As a new WTO chief takes over,faith in multilateral trade seems lost
As Pascal Lamy prepares to hand over charge to his successor,he would be mindful of the fact that the multilateral framework for world trade has hardly made any significant progress over the last five years. Lamys second term in office,since September 2009,has been one of the most lukewarm phases for global trade,though he can hardly be held responsible for that. The global financial crisis and the sovereign debt crisis in Europe have ensured that some of the worlds biggest players in global trade are delegated to playing a marginal role. This has had its effect on global trade,with the last five years producing an annual average growth of only 2.2 per cent.
The outgoing WTO chiefs biggest regret,however,would be ending his term with the world showing distinct signs of losing faith in the multilateral trade system. This is not only due to lack of movement on the Doha Development Agenda (DDA). Developing countries and emerging markets are unhappy over the DDA not coming through in the WTO. The developed world,meanwhile,realises that pushing through its own trade agenda in the WTO and the DDA is virtually impossible,given the WTOs emphasis on consensus. The multilateral trade system is thereby incurring the wrath of both the global North and the South.
Lamy is not incorrect in attributing the deadlock in world trade talks and the crisis of the multilateral system to the new global geopolitical order. The rise of large emerging market economies such as China,India and Brazil,and the weight they command,has heavily influenced global trade talks. The lack of consensus on balancing benefits and contributions between these new economies and the advanced OECD economies like the US,Europe and Japan are prolonging the deadlock. The gap between the two groups in their visions of world trade,based on their different comparative advantages and market access interests,has remained unbridgeable despite several discussions at the highest level of the WTO.
The disenchantment of the worlds major economies with multilateralism has led to a strong growth of regionalism. Indeed,regionalism had begun reviving almost a decade ago,with the number of bilateral and regional trade agreements notified by the WTO increasing steadily from early 2000. The formalisation of the EU and introduction of the euro created a large trade bloc with distinct rules. Also,Chinas hard-earned entry in the WTO was accompanied by the denial of a market economy status,enabling WTO members to initiate easy safeguard and anti-dumping actions against Chinese exports. China tried to compensate for the damage to its exports by striking bilateral deals,particularly in Asia. Several Asian economies were otherwise encouraged by regional agreements for facilitating their deep intra-industry trade through similar rules of origin and standardisation procedures. India and many other developing countries,mostly from Latin America and Africa,also became disillusioned with the WTO as the DDA got stuck and tried working out bilateral deals.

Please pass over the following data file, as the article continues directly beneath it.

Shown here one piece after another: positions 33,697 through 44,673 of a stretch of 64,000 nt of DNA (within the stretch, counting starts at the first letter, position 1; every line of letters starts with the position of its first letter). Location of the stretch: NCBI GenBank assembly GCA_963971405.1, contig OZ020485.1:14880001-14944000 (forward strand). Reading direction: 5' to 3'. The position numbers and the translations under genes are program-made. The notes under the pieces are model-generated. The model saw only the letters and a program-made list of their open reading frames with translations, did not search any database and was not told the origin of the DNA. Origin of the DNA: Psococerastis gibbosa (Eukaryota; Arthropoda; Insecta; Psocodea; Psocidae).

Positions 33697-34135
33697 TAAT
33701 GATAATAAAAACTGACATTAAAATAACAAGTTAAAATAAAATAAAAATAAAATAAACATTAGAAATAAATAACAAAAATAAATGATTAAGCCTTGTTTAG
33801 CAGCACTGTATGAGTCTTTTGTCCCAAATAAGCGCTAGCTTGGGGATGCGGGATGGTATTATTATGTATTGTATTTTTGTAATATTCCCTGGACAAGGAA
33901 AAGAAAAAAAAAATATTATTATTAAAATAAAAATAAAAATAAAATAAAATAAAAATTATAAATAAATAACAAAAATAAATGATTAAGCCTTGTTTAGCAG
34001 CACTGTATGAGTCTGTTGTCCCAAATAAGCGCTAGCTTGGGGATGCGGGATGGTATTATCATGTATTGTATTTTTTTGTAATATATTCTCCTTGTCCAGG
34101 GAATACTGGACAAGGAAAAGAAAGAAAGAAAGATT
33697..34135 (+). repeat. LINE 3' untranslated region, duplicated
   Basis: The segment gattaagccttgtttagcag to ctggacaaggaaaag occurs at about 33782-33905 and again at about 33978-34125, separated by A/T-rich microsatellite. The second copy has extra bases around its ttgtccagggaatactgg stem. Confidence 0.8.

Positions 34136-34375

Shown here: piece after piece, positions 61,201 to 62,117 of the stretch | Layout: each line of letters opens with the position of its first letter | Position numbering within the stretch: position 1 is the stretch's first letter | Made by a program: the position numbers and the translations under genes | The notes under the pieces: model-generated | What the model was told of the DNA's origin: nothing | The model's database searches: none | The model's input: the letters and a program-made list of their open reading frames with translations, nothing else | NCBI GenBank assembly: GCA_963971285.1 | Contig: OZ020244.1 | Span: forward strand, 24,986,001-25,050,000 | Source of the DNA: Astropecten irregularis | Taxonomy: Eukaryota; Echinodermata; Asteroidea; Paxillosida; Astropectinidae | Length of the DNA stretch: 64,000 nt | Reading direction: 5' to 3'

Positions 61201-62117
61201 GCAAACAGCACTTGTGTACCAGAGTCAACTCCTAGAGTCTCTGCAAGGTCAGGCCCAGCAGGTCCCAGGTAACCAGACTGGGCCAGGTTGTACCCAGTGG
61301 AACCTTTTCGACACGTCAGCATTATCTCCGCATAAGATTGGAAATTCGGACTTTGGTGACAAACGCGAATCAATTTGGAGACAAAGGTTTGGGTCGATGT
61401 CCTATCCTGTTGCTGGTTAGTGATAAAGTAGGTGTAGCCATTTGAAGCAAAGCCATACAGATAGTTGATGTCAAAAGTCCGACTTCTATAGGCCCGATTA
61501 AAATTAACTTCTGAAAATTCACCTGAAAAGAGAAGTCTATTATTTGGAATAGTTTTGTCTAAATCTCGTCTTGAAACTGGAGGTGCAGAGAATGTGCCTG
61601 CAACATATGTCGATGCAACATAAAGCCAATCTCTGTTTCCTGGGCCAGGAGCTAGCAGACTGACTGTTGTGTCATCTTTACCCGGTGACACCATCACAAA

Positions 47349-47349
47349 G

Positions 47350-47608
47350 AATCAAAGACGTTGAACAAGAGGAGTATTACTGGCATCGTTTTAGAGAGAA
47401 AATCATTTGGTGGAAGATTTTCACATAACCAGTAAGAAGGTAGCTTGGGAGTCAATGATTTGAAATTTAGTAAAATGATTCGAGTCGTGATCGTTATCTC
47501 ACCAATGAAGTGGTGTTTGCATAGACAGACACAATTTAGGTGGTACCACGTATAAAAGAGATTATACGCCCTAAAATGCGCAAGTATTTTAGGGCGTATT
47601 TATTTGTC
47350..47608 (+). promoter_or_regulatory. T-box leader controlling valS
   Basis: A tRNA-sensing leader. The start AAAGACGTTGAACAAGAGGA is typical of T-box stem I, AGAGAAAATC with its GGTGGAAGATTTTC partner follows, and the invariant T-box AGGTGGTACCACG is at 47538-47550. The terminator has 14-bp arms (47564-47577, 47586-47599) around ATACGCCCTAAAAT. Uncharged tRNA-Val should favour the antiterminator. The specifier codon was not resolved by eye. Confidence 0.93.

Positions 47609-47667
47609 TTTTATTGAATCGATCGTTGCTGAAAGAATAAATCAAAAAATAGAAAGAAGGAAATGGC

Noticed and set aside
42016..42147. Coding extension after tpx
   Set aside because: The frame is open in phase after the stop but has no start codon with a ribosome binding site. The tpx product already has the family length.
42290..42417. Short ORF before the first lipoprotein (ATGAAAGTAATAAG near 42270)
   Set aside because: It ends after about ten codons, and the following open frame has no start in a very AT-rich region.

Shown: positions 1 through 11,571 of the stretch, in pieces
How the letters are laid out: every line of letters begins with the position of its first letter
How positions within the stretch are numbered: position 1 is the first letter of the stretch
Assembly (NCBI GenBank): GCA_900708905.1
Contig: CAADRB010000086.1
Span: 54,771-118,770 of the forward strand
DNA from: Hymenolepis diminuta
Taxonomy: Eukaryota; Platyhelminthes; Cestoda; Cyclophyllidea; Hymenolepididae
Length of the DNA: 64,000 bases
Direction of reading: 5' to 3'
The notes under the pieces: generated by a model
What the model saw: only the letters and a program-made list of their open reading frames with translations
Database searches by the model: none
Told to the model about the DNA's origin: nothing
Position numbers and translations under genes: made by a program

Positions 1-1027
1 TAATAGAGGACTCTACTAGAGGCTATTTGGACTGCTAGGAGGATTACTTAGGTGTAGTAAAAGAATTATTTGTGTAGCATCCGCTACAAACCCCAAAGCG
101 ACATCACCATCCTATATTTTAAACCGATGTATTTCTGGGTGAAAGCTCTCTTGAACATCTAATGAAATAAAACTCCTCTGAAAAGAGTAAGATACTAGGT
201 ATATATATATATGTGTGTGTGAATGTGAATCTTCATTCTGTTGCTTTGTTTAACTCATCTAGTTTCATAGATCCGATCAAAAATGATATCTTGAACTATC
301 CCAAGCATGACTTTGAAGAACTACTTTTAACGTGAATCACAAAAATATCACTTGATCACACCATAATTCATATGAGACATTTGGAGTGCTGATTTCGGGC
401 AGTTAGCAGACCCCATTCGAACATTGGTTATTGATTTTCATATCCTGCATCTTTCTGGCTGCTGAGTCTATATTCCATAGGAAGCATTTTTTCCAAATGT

One of the biggest setbacks to the prospects of multilateralism has come from the increasing disenchantment of the US. By 2008,the US had realised that emerging market economies had become too influential to let global trade be dominated by its own specific interests. The interests of the US,and those of most other OECD countries,are in making the non-traditional or WTO-plus trade issues more embedded in the multilateral framework. These include rules on services,intellectual property,labour and environment standards,government procurement,e-commerce and domestic regulatory coherence. Most emerging market economies,including the BRICS group,are uncomfortable with the tabling of these issues in trade talks as they amount to making significant changes in domestic regulations and stoking political sensitivities. Moreover,their comparative advantages in global trade are relatively low in industries where the WTO-plus issues are significant,such as digital and entertainment products. As a result,they have steadfastly opposed the demands of the US and other advanced economies on these issues in the WTO.
For quite a few years now,the US has been focusing on bilateral trade pacts. The Obama administration has raised the pitch through its commitment to the Trans-Pacific Partnership (TPP). Comprising several major economies of the Asia-Pacific,such as the US,Australia,Brunei,Canada,Chile,Japan,Malaysia,Mexico,New Zealand,Peru,Singapore and Vietnam,the TPP is dealing with several WTO-plus issues and aiming to achieve regulatory convergence among members. Once formalised,it is likely to become one of the most powerful regional pacts in the world with new trade rules. The advent of the TPP and the US commitment to the compact has been followed by the announcement of the Regional Comprehensive Economic Partnership (RCEP) in Asia involving the 10-member ASEAN,Australia,China,India,Japan,New Zealand and South Korea. The US is also seeking to formalise its bilateral trade links across the Atlantic by pursuing a trade deal with the EU.
With almost all major economies busy scouting partners and tying knots,the vision of the world trading as a family with common rules appears to be becoming increasingly irrelevant. Lamy would indeed be a sad man as he steps down.
The writer,formerly with the Union ministry of finance,is senior research fellow at the ISAS,National University of Singapore